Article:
The other day I came across some bargain priced asparagus at the supermarket that had reached its sell by date, so was going cheap, half price in fact. Recognising a bargain when I see one, I bought up the lot so I could do some pickling. Since the Canjam last year, when other canners participating produced pickled asparagus, I’ve been wanting to experience this preserve first hand, but with this prized vegetable never exactly in abundant supply and always required for immediate scoffing, I couldn’t envisage when the opportunity to pickle some would arise. So watch what you wish for, here was my golden opportunity and I grabbed it with both hands.
I am now the proud owner of 5 x 500ml (1 pint) jars of pickled asparagus. I canned 3 to start with then had the idea to add the last of some wild garlic flowers, picked that day, so canned a couple more jars. I have no intention of sampling these pickles until the memory of the fresh English stuff is a distant memory, as this is not intended as a replacement for what is available in season right this minute. Some pickled spears, served with hard-boiled eggs, a handful of salad leaves and a wedge of homemade bread and butter will be a simple lunch to look forward too in 6 months time.

a basket of asparagus spears

Fitting the spears into the jars is a wasteful business as they do need to be trimmed especially short to fit. I made asparagus soup with the stem cut-offs, so none went to waste, but shorter dumpier spears to start with makes the task less painful. There is no way I would have wanted to do this if I’d paid top wack for my ingredients.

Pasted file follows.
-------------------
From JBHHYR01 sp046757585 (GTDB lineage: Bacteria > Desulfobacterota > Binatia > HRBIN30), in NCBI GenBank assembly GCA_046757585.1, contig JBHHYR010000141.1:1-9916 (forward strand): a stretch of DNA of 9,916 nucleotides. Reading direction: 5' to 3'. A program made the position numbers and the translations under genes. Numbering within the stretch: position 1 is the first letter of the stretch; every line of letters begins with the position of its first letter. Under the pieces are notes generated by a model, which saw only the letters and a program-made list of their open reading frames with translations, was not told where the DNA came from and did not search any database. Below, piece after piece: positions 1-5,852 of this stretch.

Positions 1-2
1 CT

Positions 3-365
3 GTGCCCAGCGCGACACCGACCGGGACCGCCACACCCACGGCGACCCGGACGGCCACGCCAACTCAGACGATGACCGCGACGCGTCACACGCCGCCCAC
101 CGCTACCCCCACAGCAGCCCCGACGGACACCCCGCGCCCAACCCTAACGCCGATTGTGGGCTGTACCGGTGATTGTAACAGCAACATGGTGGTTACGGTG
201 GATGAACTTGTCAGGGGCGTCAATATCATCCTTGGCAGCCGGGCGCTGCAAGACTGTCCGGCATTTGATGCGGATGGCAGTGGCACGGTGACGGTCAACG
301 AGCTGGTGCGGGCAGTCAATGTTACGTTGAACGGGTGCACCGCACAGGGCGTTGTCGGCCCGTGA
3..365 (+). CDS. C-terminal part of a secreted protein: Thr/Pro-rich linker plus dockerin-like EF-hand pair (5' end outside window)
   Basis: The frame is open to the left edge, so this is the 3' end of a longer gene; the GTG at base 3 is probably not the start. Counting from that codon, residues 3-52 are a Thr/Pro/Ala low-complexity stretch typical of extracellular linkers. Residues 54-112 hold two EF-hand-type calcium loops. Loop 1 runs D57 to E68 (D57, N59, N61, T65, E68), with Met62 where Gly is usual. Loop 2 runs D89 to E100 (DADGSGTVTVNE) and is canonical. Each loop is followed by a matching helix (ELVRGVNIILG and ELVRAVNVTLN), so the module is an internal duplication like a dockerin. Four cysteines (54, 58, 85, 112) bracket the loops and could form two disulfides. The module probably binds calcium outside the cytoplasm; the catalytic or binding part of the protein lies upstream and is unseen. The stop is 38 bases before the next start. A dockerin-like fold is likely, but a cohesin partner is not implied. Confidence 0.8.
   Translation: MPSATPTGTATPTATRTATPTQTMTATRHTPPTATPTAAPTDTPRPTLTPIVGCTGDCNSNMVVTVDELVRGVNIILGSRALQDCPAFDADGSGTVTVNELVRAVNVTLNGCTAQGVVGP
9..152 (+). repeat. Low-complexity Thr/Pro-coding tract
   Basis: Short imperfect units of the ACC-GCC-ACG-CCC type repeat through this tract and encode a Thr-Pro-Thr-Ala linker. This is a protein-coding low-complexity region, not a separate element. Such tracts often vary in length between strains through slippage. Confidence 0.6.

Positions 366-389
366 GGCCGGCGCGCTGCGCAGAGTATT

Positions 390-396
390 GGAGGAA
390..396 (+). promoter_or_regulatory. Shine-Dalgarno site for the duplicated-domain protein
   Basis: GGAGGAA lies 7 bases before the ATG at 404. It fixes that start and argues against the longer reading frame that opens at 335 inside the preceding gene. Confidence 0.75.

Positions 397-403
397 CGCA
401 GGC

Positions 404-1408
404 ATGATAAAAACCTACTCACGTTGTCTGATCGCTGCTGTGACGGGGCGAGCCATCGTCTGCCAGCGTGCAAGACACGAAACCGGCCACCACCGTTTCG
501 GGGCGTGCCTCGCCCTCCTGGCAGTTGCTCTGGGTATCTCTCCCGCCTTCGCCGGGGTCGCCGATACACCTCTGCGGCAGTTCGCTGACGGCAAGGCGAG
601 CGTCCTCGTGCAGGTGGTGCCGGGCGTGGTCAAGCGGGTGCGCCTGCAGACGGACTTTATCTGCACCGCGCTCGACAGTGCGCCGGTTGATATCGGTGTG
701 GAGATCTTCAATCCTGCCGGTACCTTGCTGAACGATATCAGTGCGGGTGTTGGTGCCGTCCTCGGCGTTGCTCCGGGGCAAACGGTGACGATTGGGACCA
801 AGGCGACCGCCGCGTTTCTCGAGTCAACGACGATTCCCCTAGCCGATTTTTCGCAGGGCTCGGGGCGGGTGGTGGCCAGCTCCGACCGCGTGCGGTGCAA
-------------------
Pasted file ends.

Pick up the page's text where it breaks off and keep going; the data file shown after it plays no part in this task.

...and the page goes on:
PICKLING ASPARAGUS

I used 2 x 200g bundles of fresh asparagus spears to fill each 500ml (1 pint) jar, but it will depend how long the stems are and how much stem you’ll need to chop off so they fit into the jars. Allow a few more spears so they can be packed tightly into the jars and cut them so they fit snuggly and sit below the level of vinegar headspace when packed upright in the jars.

For each 500ml (1 pint) jar allow:

400g (1/2 lb) asparagus spears
120ml (1/2 cup) white wine vinegar
120ml (1/2 cup) water
1 tsp dill seed
1/4 tsp chilli flakes
1 tsp sea salt
1 small shallot, finely sliced
1/2 clove garlic, sliced
6 fresh wild garlic flowers (optional)

*Prepare the canning bath and keep your empty jars submerged in there until they are needed. Prepare lids in another pan of simmering water. Blanch the asparagus spears fleetingly in boiling water for 60 seconds, then drain them and cool immediately with cold water, so they don’t cook any further. Mix the vinegar and water in a pan and bring to a simmer.
Place the salt and spices in each jar, then pack the asparagus spears upright (or you can do them pointing down if you like!) in the jars, adding the shreds of shallot and garlic, and the wild garlic flowerheads in amongst them as you go. Pour in the vinegar/water to cover the asparagus, leaving the headroom necessary for your type of jar. De-bubble, to release any trapped air pockets surrounding the spears, using a chop stick or thin spatula. Wipe the jar rims clean and seal. Process for 10 minutes, then remove from the canner and leave until cold before testing the seals.

*Once canned like this your pickled asparagus will keep for a year or even longer. Pickling can be done successfully without hot water processing so long as the acidity of the vinegar / water used is high enough. Canning removes the guesswork!

jars of pickled asparagus on pantry shelf